The second plenary session focused on “Dementia as a human rights priority” and was chaired by Charles Scerri (Malta). The session opened with another “Meet the researchers of tomorrow” session, delivered by Stina Saunders, a fellow at the IMI EPAD project (European Prevention of Alzheimer’s Dementia) and a doctoral candidate at the University of Edinburgh. Her talk focused on engaging research participants as collaborators working towards a common goal with the study team. Helen Rochford-Brennan, Chairperson of the European Working Group of People with Dementia (EWGPWD), talked about promoting a human rights-based approach to dementia through the active involvement of people with dementia. Dr Fernando Vicente, advisor to the General Directorate of the Institute of Older People and Social Services (IMSERSO) of the Ministry of Health, Social Services and Equality, talking about Human Rights in Spanish health and social legislation. Dr Dianne Gove, Director for Projects at Alzheimer Europe was the fourth speaker, providing an overview of AE’s work on dementia and disability. Dr Karen Watchman, Senior Lecturer in the Faculty of Health Sciences and Sport at the University of Stirling, finished with a talk on dementia and intellectual disability.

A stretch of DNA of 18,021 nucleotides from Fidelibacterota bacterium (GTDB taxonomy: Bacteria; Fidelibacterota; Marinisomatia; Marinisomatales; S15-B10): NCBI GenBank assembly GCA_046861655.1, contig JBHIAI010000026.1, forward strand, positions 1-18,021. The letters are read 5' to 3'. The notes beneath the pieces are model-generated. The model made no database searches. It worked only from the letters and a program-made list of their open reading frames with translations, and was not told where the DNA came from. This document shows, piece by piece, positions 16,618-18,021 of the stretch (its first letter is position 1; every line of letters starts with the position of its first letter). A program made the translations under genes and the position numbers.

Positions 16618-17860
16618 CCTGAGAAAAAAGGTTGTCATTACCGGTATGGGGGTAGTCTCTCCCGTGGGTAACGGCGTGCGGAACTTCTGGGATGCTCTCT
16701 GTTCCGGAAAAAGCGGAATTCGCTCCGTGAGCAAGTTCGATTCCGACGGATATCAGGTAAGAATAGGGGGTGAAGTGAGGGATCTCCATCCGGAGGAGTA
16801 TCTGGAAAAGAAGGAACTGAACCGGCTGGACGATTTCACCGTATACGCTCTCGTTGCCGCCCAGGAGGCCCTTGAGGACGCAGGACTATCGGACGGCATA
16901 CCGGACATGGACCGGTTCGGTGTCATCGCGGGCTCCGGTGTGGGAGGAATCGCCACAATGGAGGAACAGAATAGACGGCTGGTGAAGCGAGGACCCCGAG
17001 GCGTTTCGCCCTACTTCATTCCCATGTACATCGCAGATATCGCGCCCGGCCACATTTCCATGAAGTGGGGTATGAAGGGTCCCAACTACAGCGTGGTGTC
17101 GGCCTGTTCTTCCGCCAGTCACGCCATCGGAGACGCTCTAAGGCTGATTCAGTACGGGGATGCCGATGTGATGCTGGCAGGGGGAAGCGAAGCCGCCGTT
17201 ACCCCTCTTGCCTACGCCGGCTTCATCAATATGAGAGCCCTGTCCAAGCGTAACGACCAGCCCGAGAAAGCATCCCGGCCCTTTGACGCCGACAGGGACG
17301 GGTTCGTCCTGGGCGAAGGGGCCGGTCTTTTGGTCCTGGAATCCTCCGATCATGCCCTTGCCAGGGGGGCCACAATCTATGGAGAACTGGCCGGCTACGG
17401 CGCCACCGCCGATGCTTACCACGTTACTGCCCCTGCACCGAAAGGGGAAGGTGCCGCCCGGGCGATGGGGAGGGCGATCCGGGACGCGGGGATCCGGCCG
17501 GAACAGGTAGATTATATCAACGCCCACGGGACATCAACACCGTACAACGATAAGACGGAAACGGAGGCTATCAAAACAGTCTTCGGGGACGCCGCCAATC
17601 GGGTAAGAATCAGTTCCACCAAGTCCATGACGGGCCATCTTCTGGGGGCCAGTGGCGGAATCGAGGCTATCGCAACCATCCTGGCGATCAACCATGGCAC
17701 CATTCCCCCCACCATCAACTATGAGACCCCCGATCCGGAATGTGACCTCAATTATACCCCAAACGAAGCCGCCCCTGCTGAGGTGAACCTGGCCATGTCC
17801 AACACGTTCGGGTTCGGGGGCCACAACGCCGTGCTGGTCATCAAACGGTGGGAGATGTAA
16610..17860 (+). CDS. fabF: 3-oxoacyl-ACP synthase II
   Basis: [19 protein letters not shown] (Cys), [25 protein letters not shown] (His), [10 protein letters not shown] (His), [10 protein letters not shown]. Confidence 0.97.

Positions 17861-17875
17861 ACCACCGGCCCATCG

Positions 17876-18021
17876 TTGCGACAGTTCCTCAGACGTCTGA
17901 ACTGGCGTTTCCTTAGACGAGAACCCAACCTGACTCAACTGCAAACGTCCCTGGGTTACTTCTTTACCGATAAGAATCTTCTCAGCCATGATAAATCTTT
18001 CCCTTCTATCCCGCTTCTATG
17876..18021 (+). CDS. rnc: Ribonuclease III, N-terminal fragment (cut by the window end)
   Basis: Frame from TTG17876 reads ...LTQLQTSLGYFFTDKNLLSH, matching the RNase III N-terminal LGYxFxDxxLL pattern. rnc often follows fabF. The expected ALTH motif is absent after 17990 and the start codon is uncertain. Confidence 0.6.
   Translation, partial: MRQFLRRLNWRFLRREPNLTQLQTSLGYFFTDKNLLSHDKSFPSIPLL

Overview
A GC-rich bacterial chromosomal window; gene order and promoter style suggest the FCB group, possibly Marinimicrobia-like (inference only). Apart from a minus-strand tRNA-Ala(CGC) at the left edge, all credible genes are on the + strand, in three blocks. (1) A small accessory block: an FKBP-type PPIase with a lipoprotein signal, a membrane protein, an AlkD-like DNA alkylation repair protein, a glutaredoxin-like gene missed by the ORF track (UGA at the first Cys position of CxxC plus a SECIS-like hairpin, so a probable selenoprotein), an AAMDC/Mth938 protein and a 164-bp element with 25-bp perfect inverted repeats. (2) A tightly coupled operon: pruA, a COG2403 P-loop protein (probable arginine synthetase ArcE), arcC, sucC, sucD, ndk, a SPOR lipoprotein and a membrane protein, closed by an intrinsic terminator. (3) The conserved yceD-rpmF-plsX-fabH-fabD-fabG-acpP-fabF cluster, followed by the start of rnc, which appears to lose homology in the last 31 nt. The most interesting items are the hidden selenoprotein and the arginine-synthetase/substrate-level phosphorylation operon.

The final plenary session focused on “Dementia as a research priority” and was chaired by José Manuel Ribera Casado (Spain). The final “Meet the researchers of tomorrow” session, was presented by Isadora Lopes Alves, who is currently doing her postdoctoral research for the IMI AMYPAD project (Amyloid Imaging to Prevent Alzheimer’s Disease) at the VUmc, Amsterdam. Next, Maria Isabel Gonzalez Ingelmo, Managing Director of the National Reference Centre for Alzheimer’s and Dementia Care of the Institute for Older Persons and Social Services (IMSERSO), talked about her organisations work on promoting research into non-pharmacological therapies, through networking and transferring knowledge. Mercè Boada, Founder and medical director of Fundació ACE, presented next and emphasised the important role EU research collaborations, such as the MOPEAD project, can play in helping to improve the diagnosis of AD. Next up was Philippe Amouyel, Professor of Epidemiology and Public Health at the University Hospital of Lille, with a presentation on the genetics of AD. The final speaker was Professor Clive Ballard, one of the key leaders in a growing team of dementia researchers at the University of Exeter Medical School (Piers included). His presentation looked at pharmacological options for the treatment of behavioural symptoms of dementia and specifically at the recent international Delphi consensus paper.

Alongside the plenary there were 32 parallel sessions on a whole range of topics, I was particularly impressed by the session sponsored by Biogen which looked at the current infrastructure of healthcare systems, and their abilities to delivery infusion-based treatments (should there be one).

Next year the conference will has the theme “Making valuable connections” and will take place in The Hague from 23 to 25 October. It is well worth attending!